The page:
41. 41. 20 specific business development projects (A) • 2 year cooperation with each company • Part 1: Mapping and development of action plan • Initial mapping of each company – Important environmental aspects of company and its products and services – Business strategy and environmental strategy • Assessment of potentials and challenges from circular economy principles • Development of action plan aiming at considering a business strategy integrating principles of circular economy – Proposals for further internal analyses and external dialogues – Proposals for experiments with changes in products and services and business model 41
  42. 42. Initial mapping and analysis • Environmental mapping of company in life cycle perspective • Analysis competitive position based on Michael Porter’s ”Five Forces” model • Resource consumption and environmental aspects in life cycle • Aspects of power and learning in relation to suppliers, customers, and users – The roles of environmental concerns – Analyses of competitors’ environmental strategies • Threats from new (more environmental friendly) varieties of competiting products and services entering the market? • Relation to existing and future environmental regulation – local, national and international • Relations to citizens and environmental organisations – locally, nationally and internationally 42
  43. 43. Analysis of forces shaping the competitive position of a company 43 Source: Michael Porter, 2008
  44. 44. Life cycle perspective: life cycle screening /assessment Nanospeed racket Raw material extraction Production Use Disposal Materials Fossil fuels Waste resin Energy Vacuum pump Melting and curing Chemicals Chlorinated and other solvents Nanoparticles released from waste? Other aspects, including occupational health and safety Occupational handling of nanoparticles Table1: Presentation of the Materials, Energy, Chemicals and Others (MECO) matrix for the different life cycle stages of a “nanospeed” badminton racket Identifying environmental aspects through literature, databases and dialogues
  45. 45. DESIGN IMPORTANT FOR CIRCULAR ECONOMY Design for end-of-life • Avoid substances that make recycling expensive / problematic • Product take-back + organise waste streams to avoid down- cycling • Reuse of components Business models • Leasing • Product-service systems • Extended guarantee (spare parts) • Service agreements to ensure durability Design and materials •Avoid heavy metals as cadmium, lead, and dangerous substances (RoHS) •Use of recycled materials (metals, etc.) •Recyclability and recoverability •Reduction of weight (dematerialisation) Design, durability and repair •Modular design, standard component, easy to repair and to up-grade •Easy to dismantle with common tools •Bill of Material (BoM) •Mono-materials and few different materials 45
  46. 46. 20 specific business development projects (B) • Part 2: Implementation of action plan • Researchers facilitate dialogues with suppliers, customers, users, etc. about possibilities and limitations to a more circular business strategy – Including dialogues with public authorities, waste management companies, civil society organisations, etc. – In relation to environment, quality, occupational health and safety, etc. • Open and internal workshops for development for development of possible solutions • Involvement of students for course projects and thesis projects 46
  47. 47. Prolonging product life time through repair • Western countries: – Many local repair sshops closed – Repair through conventional retailers often expensive compared to new product – ‘Bad’ product design part of background for expensive repair • Community-based repair activities – Denmark: repair network initiated by NGO + waste management company – Local repair cafés + dissemination about professional repair shops – International Repair Café network (750 cafées) – initiated from the Netherlands – 10-15 cafés in some Dutch cities • Commercial activities in developing countries and newly industrialized countries?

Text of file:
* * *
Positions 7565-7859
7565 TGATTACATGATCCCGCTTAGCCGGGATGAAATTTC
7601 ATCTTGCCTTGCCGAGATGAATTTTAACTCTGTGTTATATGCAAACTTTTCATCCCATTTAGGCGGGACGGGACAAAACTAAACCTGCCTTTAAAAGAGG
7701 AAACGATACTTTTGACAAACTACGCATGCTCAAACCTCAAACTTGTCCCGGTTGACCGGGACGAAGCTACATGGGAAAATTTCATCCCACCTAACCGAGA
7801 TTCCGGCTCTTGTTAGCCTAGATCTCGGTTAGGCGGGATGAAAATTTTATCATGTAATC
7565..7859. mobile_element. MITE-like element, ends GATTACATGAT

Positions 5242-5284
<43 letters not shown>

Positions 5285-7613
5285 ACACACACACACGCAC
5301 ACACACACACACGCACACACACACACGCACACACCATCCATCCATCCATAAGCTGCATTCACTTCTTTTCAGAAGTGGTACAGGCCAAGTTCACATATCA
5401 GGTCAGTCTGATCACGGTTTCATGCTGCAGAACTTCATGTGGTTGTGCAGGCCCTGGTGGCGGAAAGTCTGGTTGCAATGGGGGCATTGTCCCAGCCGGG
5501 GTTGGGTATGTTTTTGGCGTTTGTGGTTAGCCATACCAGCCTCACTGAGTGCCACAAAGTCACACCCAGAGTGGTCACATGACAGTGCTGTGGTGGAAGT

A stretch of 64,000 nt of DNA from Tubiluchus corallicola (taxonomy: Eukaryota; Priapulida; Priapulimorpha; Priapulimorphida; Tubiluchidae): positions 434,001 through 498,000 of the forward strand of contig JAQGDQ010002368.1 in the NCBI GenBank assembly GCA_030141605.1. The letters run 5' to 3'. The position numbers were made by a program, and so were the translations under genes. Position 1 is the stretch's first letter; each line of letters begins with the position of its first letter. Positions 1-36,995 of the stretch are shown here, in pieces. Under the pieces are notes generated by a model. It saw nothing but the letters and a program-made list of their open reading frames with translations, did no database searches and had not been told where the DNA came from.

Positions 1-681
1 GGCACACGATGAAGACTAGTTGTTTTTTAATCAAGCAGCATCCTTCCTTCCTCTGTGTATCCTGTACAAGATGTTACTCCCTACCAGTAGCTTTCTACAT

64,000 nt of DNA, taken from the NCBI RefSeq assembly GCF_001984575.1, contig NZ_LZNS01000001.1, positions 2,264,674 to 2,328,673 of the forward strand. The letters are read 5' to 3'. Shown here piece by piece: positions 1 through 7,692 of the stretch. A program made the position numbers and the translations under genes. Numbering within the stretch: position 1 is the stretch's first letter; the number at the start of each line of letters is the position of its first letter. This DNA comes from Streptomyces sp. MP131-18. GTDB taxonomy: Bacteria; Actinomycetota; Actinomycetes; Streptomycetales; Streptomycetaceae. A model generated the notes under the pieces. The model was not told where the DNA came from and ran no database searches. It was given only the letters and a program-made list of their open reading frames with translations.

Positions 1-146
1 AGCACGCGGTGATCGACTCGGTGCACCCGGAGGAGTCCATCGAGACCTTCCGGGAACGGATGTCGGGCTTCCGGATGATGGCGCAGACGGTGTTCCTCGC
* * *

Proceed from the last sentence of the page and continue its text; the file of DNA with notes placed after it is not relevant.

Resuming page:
48. 48. Circular clothing initiatives in Denmark (A) • Civil-society based initiatives and entrepreneurial initiatives: • Small clothing store as ‘sharing economy’ with bi-yearly subscription allowing you to exchange as many dresses you want – Require you provide some of your own dresses to be part of the ‘shared closet’ • Share Your Closet: ‘sharing economy’ without a physical store – Subscribers make photos of clothes they put into the virtual wardrobe => other subscribers borrow • High fashion clothing library developed by Red Cross Center: subscribers borrow high fashion clothing provided by designers – Mostly run by volunteers => surplus for social work among refugees • Waste management company organises local clothes swapping events
  49. 49. Circular clothing initiatives in Denmark (B) • Clothing businesses – fighting back? • Large-scale commercial clothing retail chain encourage to bring back old, used items for material re-cycling in return for a small gift- certificate offering a 15% discount on one piece of new clothes • Danish Fashion Institute: annual public ‘swapping-market’ • Joint project with waste management company, social organisations and fashion retailers about material recycling of not re-usable clothes
  50. 50. Activity 3: Developing methods, concepts and inspiration from case studies • Evaluating aspects of changes in environmental impacts, business economy, innovation and network relations – The roles of internal and external actors during the development project • Case report from each business development projects – Internal version – External version for inspiration and teaching material • Systematising experiences from development projects into methods and concepts for circular business analysis and development 50
  51. 51. Activity 4: Dissemination and embedding of results and experiences among multipliers • Train-the-trainer workshops based on materials from Activity 3 – For consultants, business organisations, public authorities, business incubators, waste management companies etc. • Workshops for university teachers for development of education strategies and elements • Advisory group, website, newsletter • Workshops for members of two regional environmental business network 51